Since I first learned of its existence, I had a mental image of devops that, to me, looks like a few classes of sugar-laced kindergartners running around the playground with scissors, certain that someone would end up hurt pretty bad. While I certainly think there is an opportunity for bad behavior, like using devops as purely a cover to reduce costs, resulting in important steps being skipped, the recent spate of vulnerabilities with Apache Struts has me wondering if NOT going the devops direction is the more risky path.
Traditionally, business applications that use components like Apache Struts tended to be pretty important to operations, and therefore changes are very measured – often allowing only a few change windows per year. Making so few changes per year cause a few problems:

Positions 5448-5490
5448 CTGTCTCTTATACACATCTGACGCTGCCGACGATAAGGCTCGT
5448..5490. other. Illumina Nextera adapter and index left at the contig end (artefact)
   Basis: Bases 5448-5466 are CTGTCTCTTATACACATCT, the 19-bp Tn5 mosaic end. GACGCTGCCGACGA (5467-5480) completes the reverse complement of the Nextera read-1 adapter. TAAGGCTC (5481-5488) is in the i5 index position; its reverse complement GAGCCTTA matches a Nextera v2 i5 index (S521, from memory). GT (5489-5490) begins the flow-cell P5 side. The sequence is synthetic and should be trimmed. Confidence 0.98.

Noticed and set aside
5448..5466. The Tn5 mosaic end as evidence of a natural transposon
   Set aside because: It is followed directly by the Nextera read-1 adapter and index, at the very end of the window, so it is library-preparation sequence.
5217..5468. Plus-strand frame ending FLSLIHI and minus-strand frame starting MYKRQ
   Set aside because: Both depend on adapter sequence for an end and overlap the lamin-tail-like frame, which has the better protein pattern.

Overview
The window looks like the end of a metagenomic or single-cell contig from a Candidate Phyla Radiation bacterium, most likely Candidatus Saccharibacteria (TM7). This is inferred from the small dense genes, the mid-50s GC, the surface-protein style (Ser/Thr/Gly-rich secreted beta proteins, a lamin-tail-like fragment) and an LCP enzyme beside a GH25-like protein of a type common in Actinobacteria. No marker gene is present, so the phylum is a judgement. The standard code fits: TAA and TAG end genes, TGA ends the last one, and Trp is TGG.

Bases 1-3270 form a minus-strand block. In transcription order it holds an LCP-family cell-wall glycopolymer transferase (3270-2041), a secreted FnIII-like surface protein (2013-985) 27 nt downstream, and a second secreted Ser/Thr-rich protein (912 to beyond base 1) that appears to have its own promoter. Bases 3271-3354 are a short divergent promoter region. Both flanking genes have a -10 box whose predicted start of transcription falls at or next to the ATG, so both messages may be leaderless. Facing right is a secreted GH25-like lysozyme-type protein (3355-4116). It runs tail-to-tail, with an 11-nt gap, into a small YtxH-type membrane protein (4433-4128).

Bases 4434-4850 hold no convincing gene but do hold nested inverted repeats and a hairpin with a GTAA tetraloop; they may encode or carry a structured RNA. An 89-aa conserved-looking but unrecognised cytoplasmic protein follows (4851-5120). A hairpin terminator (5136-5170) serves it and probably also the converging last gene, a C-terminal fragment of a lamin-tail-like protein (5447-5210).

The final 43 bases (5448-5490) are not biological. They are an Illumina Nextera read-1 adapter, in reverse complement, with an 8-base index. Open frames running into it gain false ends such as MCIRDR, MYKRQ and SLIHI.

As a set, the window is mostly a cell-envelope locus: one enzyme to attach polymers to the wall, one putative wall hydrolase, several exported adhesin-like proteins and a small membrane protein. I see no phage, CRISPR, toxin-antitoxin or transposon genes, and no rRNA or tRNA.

- When a critical vulnerability is announced, like we have with Struts, the next change window may be a long way off, and performing an interim change is politically difficult to do, and waiting becomes the path of least resistance
- Application teams make changes to the application environment so infrequently that testing plans may not be well refined, making a delay until the next change window the most appealing plan
In our current world, we need the agility and confidence to rapidly address critical fixes, like we continue to see with Struts, despite the complexity of environments that Struts tends to be part of.